Business Climate
How would you characterize Maryland’s business climate? What can the state do to foster the creation of more family-supporting jobs?
Jennings: Over the past three years, Maryland has gained over 125,000 jobs and the unemployment rate has dropped to 3.8%, the lowest it has been in nearly a decade. The private sector is growing and Maryland continues to be a leader in key areas like Biotechnology, Information and Technology, and workforce educational attainment. To keep this momentum, Maryland needs to increase incentives and reduce regulations. For instance, last year the More Jobs for Marylanders Act was passed to incentivize and encourage manufacturers to create jobs where they were needed most, and to offer new and expanding manufacturing businesses a ten-year tax credit for each new job created. Two new tax credits under this plan are budgeted for FY 2019, and a new expanded proposal for 2018 will open the program to industries outside of manufacturing. This plan has the potential to create thousands of jobs and attract businesses by reducing state taxes for employers that offer opportunities in qualifying high-unemployment zones.
Do you support the creation of a non-partisan, independent body to draw legislative and congressional district maps after each census?
Jennings: Yes. The process should be done in a non-partisan way that ensures politics is taken out of the process. Each district should be drawn in a way to ensure communities stay connected and not divided between multiple districts.
Does the Law Enforcement Officers Bill of Rights adequately balance protections for police and the public? Should it be changed, and if so, how?
Jennings: Several years ago, the legislature changed the Law Enforcement Officer Bill of Rights and made it a more fair process.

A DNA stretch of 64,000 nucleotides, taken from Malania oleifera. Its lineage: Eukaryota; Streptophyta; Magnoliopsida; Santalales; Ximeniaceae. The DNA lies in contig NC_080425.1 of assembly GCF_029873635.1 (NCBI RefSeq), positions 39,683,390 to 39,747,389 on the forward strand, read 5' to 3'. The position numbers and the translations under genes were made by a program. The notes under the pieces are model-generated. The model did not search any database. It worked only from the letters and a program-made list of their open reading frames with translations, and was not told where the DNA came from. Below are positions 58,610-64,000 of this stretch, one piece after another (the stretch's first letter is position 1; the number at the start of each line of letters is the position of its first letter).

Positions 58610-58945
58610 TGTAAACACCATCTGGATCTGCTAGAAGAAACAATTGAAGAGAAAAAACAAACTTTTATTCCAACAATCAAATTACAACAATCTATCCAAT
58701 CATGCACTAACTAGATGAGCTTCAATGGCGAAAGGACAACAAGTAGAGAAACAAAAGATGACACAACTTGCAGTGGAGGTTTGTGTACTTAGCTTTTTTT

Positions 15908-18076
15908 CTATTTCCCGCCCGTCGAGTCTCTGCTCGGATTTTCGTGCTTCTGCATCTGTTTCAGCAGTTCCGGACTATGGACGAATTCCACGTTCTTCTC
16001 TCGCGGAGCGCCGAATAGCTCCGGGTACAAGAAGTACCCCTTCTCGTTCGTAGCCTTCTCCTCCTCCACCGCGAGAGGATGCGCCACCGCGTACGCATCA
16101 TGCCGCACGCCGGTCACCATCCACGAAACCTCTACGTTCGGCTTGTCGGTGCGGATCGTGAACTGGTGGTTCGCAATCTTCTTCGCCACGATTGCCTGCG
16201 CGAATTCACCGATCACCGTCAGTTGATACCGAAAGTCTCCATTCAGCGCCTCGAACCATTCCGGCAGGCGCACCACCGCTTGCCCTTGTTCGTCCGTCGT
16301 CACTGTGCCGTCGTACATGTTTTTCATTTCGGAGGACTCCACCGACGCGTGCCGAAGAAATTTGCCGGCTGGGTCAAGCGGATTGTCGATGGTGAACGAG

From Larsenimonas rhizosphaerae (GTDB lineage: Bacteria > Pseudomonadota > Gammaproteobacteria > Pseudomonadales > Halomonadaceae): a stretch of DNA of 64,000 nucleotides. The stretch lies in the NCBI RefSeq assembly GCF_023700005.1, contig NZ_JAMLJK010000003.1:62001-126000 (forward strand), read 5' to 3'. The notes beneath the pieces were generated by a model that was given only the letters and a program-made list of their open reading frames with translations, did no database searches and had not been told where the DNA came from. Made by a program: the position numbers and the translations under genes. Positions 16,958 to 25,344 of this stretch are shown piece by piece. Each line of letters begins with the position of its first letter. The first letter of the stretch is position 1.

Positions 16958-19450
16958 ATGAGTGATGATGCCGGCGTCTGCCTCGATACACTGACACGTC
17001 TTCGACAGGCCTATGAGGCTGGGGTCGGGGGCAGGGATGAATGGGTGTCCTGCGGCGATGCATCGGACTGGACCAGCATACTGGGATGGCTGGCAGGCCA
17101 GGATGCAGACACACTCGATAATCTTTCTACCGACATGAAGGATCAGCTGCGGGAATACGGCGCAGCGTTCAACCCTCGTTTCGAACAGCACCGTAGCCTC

What strategy would you adopt to address the opioid addiction and overdose crisis?
Jennings: Increasing penalties for dealers of heroin to include 2nd degree murder when someone they sell to dies as a result of an overdose. Additionally, Nalaxone and expanded medically assisted treatment services should be more readily available for people to access.
Income inequality
What if anything should the state do to address income inequality?
Jennings: Public transit upgrades that provide better, more efficient access to high density job areas, incentivizing job growth in high unemployment zones and areas like manufacturing are a step in the right direction. Additionally, continuing to invest in public education, community colleges and workforce training initiatives that blend high school, college and workplace skills required for 21st-century jobs. These programs in particular can better prepare our students for the workforce and provide a steady pipeline of skilled professionals to some of the state’s biggest employers.
Do the state’s Public Information Act and open meetings laws adequately ensure Marylanders’ ability to exercise oversight of the government?
Jennings: I’ve always maintained that elected officials work for the people, not the other way around. I believe the more transparency in government the better, and think it’s important for people to have a better understanding of bills that are under consideration in the House and Senate as well as the process the legislature follows during session. To that end, I fully support granting even more access to the public via television and live-screening technology.